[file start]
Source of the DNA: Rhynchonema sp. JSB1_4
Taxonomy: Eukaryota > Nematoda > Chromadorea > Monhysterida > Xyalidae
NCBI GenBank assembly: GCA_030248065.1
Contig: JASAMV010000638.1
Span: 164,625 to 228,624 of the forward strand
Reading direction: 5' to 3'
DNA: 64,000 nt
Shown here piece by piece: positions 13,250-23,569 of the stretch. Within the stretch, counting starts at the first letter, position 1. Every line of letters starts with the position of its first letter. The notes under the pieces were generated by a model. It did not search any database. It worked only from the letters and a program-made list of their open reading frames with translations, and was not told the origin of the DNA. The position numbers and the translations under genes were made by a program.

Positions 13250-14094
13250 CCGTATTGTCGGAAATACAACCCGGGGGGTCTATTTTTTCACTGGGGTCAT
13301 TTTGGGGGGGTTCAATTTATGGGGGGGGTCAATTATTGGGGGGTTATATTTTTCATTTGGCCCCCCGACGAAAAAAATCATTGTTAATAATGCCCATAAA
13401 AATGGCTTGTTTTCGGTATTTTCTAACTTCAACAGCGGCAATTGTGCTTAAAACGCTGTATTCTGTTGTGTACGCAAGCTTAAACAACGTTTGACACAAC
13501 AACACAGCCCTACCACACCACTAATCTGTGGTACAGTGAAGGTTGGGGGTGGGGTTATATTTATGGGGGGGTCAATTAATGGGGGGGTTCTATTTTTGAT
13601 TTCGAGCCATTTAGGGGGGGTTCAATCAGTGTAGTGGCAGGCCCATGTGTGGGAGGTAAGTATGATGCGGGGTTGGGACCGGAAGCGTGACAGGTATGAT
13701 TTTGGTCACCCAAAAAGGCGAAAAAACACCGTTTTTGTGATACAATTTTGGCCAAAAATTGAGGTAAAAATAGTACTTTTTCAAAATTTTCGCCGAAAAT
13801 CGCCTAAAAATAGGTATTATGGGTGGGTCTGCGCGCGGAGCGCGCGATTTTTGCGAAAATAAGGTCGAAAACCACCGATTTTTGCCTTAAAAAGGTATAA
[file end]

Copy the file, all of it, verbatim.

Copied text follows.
Source of the DNA: Rhynchonema sp. JSB1_4
Taxonomy: Eukaryota > Nematoda > Chromadorea > Monhysterida > Xyalidae
NCBI GenBank assembly: GCA_030248065.1
Contig: JASAMV010000638.1
Span: 164,625 to 228,624 of the forward strand
Reading direction: 5' to 3'
DNA: 64,000 nt
Shown here piece by piece: positions 13,250-23,569 of the stretch. Within the stretch, counting starts at the first letter, position 1. Every line of letters starts with the position of its first letter. The notes under the pieces were generated by a model. It did not search any database. It worked only from the letters and a program-made list of their open reading frames with translations, and was not told the origin of the DNA. The position numbers and the translations under genes were made by a program.

Positions 13250-14094
13250 CCGTATTGTCGGAAATACAACCCGGGGGGTCTATTTTTTCACTGGGGTCAT
13301 TTTGGGGGGGTTCAATTTATGGGGGGGGTCAATTATTGGGGGGTTATATTTTTCATTTGGCCCCCCGACGAAAAAAATCATTGTTAATAATGCCCATAAA
13401 AATGGCTTGTTTTCGGTATTTTCTAACTTCAACAGCGGCAATTGTGCTTAAAACGCTGTATTCTGTTGTGTACGCAAGCTTAAACAACGTTTGACACAAC
13501 AACACAGCCCTACCACACCACTAATCTGTGGTACAGTGAAGGTTGGGGGTGGGGTTATATTTATGGGGGGGTCAATTAATGGGGGGGTTCTATTTTTGAT
13601 TTCGAGCCATTTAGGGGGGGTTCAATCAGTGTAGTGGCAGGCCCATGTGTGGGAGGTAAGTATGATGCGGGGTTGGGACCGGAAGCGTGACAGGTATGAT
13701 TTTGGTCACCCAAAAAGGCGAAAAAACACCGTTTTTGTGATACAATTTTGGCCAAAAATTGAGGTAAAAATAGTACTTTTTCAAAATTTTCGCCGAAAAT
13801 CGCCTAAAAATAGGTATTATGGGTGGGTCTGCGCGCGGAGCGCGCGATTTTTGCGAAAATAAGGTCGAAAACCACCGATTTTTGCCTTAAAAAGGTATAA